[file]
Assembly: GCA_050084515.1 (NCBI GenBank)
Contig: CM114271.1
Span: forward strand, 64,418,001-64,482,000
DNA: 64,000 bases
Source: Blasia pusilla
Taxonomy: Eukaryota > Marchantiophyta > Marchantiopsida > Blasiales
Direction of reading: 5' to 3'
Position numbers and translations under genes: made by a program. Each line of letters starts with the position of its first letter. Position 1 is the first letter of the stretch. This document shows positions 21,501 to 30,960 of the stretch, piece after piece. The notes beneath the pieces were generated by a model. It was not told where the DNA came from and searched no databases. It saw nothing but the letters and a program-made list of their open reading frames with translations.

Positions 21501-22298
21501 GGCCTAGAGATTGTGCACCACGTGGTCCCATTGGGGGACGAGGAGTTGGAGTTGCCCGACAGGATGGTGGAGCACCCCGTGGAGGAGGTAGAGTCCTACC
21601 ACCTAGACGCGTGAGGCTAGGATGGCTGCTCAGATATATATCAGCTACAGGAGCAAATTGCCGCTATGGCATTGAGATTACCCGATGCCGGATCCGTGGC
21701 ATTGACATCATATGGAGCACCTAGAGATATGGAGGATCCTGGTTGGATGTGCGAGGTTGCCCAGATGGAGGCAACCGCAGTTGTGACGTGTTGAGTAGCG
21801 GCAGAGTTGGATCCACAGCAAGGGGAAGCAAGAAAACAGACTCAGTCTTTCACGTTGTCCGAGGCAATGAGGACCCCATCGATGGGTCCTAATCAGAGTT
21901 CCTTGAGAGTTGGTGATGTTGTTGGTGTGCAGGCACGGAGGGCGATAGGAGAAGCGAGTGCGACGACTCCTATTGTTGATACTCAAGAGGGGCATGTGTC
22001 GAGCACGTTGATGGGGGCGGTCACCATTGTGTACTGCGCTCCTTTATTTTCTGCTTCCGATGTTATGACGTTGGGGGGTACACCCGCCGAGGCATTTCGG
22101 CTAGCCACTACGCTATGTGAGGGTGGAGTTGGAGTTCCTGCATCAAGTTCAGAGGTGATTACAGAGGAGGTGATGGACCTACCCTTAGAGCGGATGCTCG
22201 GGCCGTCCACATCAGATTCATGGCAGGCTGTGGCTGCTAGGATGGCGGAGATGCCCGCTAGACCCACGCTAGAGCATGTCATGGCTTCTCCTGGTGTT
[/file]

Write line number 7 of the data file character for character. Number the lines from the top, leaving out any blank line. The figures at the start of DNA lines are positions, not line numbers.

Direction of reading: 5' to 3'